On Dodgers righthander Jonathan Broxton:
"I faced him one day where he was just carving us up and he didn't have his velocity for some reason. And then I faced him the next time with the velocity way back and he was just shoving the ball--shoving it. It wasn't very much fun."
On White Sox righthander Sean Tracey:
"He's a competitor. He made me look like a fool the last time I faced him. He kept mixing it up in and out, changing speeds and it looked exactly the same out of his hand every time."
On Diamondbacks righthander Dustin Nippert:
"That ball comes straight downhill. What is he, 6-foot-9? 93-94? He's got some good stuff. And especially with that height advantage to him, it was hard to hit him. The ball just explodes into the plate. And it's always in on your hands. He's got no problem coming inside."
On Marlins righthander Josh Johnson:
"That's another 6-foot-9 guy (theyre both actually 6-foot-7) that's throwing cheese. I think I had the hat trick on him, so I guess that tells you something."
On Twins righthander Boof Bonser:
"I didn't know he threw that hard and it sure didn't look like he was throwing that hard when I faced him here. And then he had that Nintendo curveball going along with it. I see why he leads the league in strikeouts."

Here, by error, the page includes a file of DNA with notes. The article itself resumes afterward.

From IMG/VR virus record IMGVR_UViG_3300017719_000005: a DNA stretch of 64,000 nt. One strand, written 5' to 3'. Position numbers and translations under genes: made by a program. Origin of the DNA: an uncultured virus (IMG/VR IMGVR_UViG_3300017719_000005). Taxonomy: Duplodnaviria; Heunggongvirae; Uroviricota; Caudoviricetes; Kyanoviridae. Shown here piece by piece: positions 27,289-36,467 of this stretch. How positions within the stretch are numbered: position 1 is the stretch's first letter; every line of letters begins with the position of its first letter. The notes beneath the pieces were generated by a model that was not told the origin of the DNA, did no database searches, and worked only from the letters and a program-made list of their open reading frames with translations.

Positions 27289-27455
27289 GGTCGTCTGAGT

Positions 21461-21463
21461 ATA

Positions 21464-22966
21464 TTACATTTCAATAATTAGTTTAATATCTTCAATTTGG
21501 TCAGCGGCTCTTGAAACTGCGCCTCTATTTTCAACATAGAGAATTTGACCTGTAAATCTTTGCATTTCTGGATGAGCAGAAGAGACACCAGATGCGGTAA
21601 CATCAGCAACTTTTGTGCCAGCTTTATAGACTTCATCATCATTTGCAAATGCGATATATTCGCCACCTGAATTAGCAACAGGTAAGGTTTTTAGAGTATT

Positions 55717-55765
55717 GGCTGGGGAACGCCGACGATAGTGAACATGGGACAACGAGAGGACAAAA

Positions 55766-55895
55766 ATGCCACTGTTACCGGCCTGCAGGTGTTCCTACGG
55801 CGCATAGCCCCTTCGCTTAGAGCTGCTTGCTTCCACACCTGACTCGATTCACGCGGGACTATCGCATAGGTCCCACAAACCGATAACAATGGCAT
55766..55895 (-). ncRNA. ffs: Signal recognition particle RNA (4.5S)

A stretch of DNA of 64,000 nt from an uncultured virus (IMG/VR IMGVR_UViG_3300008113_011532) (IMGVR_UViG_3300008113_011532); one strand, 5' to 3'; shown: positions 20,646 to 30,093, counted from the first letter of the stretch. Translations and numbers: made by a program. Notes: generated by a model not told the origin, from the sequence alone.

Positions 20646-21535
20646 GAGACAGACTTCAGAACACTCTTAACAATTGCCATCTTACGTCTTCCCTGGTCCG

On Twins lefthander Francisco Liriano:
"I faced him in Rochester. I didn't hit a ball out of the infield against him. He was throwing hard--like 97. Very hard with good deception from the left side. You hardly ever see a lefty bringing it that hard. It's rare. Thank God.
On Rockies righthander Juan Morillo:
"Once he starts mastering that inner part of the plate, no one's going to go stand in that batter's box against him. He throws too hard and it's cutting--a natural cut. If he masters that inner half, it's all over."
BA: Anyone we missed?
"Oh, yeah. Your boys from the Braves? (Kyle) Davies and (Anthony) Lerew? Those guys are electric. Baseball America loves the Braves. And you can see why. They do everything the right way, from the front office all the way down. And those guys were straight shoving against us."
BA: Yeah, Davies' changeup is . . .
"I didn't even get to see his changeup! I saw a cutter or . . . I don't know . . . some type of fastball that was running and then that slider. And then Lerew came in and I had never seen him throw that hard. I saw him in the Futures Game topping out at 94 (mph) and now he's sitting at 90-93 most of the time and then he'll pump it up to 97, 98 and he's got that hard slider working for him. Those guys are flat out ridiculous.
BA: If you could sit down with three big leaguers--former or current--and pick their brains, who would they be?
"Well, you know it's got to be position players. I'm not trying to sit down with a bunch of pitchers. Those guys don't like position players very much. I'm going with Barry Bonds, Vladimir Guerrero and Hank Aaron. I want guys who hit the long ball and bat .300. Those are the guys to look up to."